Further, the light-emitting module 1 of the present embodiment obtains the same effect as can be obtained from the light-emitting module of the first embodiment. In addition to that, according to the present embodiment, the ratio of the area occupied by the reflective layer 11, and the conductive layers 12, 13 to the sealed region by the sealing member 28 becomes equal to or greater than 80%, such as approximately 94%.

Further, in the present embodiment, as in the above-described second embodiment, 64 light-emitting elements 21 can be arranged in a proper alignment and mounted on the reflective layer 11, and the configuration is suitable for including many light-emitting elements 21. Further, according to the present embodiment, it is possible to increase luminous flux emitted by the light-emitting module 1, while suppressing the reflective layer 11 from increasing in the longitudinal direction in the drawing.

Next, the light-emitting module 1 according to the fourth embodiment of the present invention will be described with reference to FIG. 8. The matters other than those that will be described below are the same as those of the first embodiment, including the structures that are not shown in FIG. 8. Accordingly, the structures same as those of the first embodiment will be denoted by the same reference numerals as those in the first embodiment, and detailed description of such structures will be omitted.

The light-emitting module 1 of the present embodiment has a configuration in which a plurality of reflective layers 11 are arranged on a module substrate 5. More specifically, two strings of 8 reflective layers 11, arranged at predetermined intervals in the longitudinal direction in the drawing, are arranged side by side in the lateral direction in the drawing on the module substrate 5. The two strings of the reflective layers include 16 reflective layers 11 in total, and a portion (gap) exists between the reflective layers 11, in which the insulating layer 7 of the module substrate 5 is exposed.

Four light-emitting elements 21 are mounted on each of the reflective layers 11, arranged at equal intervals in the lateral direction in the drawing. Further, the light-emitting elements 21 mounted on the reflective layer 11 and adjacent to each other in the longitudinal direction in the drawing are electrically connected via four bonding wires 23 extending obliquely. More specifically, the element electrodes 21 a of different electrodes of the two light-emitting elements 21 arranged in the longitudinal direction are sequentially connected via the bonding wire 23, and 8 light-emitting elements 21 are serially connected in the vertical direction in the drawing.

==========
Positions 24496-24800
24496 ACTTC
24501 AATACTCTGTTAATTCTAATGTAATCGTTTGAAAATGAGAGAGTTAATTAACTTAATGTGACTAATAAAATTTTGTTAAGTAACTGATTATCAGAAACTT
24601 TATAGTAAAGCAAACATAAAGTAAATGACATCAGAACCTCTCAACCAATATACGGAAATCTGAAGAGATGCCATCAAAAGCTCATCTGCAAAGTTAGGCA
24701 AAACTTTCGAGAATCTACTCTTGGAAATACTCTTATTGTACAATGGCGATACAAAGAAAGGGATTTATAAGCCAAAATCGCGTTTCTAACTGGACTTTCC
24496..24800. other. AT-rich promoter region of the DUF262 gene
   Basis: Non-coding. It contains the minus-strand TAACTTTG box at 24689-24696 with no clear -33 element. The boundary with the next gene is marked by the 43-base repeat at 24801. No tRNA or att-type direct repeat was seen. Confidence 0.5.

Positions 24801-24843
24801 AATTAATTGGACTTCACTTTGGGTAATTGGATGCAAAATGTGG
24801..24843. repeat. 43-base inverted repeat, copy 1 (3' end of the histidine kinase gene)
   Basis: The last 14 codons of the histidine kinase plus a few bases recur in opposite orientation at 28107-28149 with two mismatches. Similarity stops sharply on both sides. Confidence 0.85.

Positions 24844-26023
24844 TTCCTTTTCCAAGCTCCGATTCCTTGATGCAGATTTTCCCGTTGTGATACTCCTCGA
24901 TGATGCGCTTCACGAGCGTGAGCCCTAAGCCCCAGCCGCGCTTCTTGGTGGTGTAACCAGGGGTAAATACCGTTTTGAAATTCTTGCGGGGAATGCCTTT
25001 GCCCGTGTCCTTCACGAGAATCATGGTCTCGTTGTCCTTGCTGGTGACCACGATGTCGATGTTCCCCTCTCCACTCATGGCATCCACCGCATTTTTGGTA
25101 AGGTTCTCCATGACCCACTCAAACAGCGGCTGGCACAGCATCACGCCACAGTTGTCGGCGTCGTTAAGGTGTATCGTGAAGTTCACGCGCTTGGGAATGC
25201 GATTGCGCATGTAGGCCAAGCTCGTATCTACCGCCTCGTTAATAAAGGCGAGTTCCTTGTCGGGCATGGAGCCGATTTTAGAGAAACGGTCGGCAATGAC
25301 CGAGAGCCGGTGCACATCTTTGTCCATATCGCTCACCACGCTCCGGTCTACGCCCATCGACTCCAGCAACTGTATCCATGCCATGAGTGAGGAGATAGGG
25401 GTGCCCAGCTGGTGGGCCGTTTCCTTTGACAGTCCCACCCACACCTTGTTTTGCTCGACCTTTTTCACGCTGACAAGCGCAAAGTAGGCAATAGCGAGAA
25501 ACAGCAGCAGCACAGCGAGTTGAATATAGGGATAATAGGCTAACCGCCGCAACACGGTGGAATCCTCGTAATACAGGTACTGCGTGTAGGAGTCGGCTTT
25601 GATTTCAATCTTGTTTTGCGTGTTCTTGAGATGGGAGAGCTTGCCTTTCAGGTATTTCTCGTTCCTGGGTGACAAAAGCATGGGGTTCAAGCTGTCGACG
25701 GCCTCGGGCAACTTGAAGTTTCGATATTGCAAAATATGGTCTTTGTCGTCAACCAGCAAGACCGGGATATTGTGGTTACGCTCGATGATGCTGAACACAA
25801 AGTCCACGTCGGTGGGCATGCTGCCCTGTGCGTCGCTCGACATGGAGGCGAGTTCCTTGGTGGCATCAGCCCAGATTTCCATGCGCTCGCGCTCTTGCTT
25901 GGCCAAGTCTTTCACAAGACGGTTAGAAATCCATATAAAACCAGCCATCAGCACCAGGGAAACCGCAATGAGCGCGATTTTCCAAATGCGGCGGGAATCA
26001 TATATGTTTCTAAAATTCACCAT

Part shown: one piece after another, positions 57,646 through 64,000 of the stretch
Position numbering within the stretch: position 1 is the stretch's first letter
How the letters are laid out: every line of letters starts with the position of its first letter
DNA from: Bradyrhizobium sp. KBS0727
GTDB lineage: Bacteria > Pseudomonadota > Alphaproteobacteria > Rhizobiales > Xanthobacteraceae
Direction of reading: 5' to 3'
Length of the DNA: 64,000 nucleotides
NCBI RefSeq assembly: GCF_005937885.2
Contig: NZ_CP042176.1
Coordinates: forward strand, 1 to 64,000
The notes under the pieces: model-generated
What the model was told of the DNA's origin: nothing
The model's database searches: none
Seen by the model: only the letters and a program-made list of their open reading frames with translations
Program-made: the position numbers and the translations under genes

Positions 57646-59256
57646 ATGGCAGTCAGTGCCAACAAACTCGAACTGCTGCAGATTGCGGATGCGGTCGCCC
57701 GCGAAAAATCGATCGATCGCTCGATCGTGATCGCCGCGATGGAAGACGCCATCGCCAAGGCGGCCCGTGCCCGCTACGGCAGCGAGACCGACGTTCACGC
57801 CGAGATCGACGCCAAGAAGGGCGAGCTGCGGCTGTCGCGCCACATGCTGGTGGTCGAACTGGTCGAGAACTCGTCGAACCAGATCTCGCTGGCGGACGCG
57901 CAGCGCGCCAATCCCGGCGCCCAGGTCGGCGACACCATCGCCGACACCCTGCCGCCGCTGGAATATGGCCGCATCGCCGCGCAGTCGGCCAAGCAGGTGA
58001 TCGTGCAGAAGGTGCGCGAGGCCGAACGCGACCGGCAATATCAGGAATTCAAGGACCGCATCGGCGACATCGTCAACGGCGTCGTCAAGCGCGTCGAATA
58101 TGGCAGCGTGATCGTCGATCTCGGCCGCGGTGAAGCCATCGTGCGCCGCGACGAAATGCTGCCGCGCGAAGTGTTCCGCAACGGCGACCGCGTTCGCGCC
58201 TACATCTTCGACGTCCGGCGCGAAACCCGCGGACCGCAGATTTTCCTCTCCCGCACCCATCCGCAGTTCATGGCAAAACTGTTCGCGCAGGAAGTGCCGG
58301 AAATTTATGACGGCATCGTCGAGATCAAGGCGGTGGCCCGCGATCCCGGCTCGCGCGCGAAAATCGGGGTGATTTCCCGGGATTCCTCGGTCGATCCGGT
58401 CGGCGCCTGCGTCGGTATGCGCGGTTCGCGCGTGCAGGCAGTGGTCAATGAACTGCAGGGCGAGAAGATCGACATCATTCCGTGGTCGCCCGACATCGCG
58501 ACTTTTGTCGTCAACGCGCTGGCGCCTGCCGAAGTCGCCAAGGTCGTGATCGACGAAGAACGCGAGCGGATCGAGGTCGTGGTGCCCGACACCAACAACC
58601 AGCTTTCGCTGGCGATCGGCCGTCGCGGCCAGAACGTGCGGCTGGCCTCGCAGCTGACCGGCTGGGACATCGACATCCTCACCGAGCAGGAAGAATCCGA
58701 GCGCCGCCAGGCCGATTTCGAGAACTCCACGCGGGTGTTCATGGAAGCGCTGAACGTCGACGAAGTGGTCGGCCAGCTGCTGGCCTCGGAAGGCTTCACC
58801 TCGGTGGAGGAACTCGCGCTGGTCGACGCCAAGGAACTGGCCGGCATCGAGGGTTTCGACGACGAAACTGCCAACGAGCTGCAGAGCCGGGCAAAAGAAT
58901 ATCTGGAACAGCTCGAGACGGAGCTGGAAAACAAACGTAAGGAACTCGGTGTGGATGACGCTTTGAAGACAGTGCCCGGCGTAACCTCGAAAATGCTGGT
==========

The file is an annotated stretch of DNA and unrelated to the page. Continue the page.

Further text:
The conductive layer 12 on the positive electrode side is adjacent to the lower side of the reflective layer 11 at the lowest end of the reflective layers of the string at the left in the drawing. Further, the conductive layer 13 on the negative electrode side is integrally formed with the reflective layer 11 at the lowest end of the reflective layers of the string at the right side in the drawing. Further, the conductive layer 13 on the negative electrode side is integrally formed with the reflective layer 11 at the lowest end of the string of reflective layers at the right side in the drawing. Further, the reflective layer 11 at the most upper end of the string of reflective layers of the string at the left in the drawing includes an extension portion 11 a, which extends upward in the drawing of the reflective layer 11 at the most upper end of the string of reflective layers at the right side in the drawing.

The four light-emitting elements 21 mounted on the reflective layer 11 at the lowest end of the string of reflective layers at the left side in the drawing are connected to the conductive layer 12 on the positive electrode side via the end bonding wire 24. Further, the reflective layer 11 at the most upper end of the string of reflective layers at the left side in the drawing and the four light-emitting elements 21 mounted thereon are connected via the intermediate bonding wire 32. Further, four light-emitting elements 21 mounted on the reflective layer 11 at the most upper end of the string of reflective layers at the right side in the drawing are connected via an intermediate bonding wire 36. Moreover, the reflective layer 11 at the lowest end of the reflective layers at the right side in the drawing and the four light-emitting elements 21 mounted thereon are connected via an end bonding wire 24 on the negative electrode side.